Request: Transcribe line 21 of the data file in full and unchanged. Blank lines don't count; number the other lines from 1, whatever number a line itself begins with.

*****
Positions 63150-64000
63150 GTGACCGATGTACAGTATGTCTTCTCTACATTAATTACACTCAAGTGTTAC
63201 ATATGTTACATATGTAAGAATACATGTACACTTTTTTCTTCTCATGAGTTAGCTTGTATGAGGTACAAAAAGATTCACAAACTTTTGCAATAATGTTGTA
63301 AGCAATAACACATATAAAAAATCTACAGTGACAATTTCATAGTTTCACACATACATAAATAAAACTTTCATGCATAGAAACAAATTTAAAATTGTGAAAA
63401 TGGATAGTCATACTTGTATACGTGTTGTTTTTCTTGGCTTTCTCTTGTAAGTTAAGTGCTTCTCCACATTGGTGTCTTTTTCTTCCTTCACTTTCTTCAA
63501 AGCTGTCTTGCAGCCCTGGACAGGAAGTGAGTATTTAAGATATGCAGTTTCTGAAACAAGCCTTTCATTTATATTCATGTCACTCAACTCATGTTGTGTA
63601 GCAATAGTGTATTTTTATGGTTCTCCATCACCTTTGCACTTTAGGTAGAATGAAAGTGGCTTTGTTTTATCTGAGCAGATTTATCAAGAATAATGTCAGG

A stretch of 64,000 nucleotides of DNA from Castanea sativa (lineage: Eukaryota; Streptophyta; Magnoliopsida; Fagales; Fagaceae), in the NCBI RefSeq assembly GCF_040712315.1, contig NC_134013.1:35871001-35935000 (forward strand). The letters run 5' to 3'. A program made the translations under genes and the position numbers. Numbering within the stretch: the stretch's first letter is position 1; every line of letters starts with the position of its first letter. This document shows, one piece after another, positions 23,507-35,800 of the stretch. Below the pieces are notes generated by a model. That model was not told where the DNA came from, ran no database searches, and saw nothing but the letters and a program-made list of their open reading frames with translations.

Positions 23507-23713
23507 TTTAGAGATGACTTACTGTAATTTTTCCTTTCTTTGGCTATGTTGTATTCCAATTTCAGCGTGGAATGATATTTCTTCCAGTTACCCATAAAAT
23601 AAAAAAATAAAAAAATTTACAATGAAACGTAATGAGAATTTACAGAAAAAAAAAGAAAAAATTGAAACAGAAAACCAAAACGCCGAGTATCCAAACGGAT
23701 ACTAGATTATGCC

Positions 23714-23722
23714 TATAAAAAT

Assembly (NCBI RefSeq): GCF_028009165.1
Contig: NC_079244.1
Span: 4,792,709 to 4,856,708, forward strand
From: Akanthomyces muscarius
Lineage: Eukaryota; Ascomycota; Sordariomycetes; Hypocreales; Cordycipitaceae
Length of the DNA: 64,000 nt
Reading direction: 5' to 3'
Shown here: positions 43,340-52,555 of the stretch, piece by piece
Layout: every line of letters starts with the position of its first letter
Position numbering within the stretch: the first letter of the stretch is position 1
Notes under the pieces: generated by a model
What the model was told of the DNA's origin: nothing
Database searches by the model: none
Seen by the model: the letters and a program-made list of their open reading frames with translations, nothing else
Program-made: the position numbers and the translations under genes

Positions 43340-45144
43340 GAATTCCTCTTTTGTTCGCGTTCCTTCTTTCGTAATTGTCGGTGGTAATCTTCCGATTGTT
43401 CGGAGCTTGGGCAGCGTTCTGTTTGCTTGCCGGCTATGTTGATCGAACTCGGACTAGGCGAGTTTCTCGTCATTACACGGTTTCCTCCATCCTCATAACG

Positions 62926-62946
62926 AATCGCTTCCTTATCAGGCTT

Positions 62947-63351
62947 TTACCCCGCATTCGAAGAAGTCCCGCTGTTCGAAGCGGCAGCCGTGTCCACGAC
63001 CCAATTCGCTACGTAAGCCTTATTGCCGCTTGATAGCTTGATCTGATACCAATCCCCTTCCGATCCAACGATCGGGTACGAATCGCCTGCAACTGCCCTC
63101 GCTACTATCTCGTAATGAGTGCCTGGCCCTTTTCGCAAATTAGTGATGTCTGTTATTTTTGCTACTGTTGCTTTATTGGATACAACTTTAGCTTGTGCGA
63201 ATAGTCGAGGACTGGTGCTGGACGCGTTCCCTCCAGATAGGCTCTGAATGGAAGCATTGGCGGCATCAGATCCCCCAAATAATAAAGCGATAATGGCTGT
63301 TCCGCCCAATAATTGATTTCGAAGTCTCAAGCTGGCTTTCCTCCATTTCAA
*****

Reading direction: 5' to 3'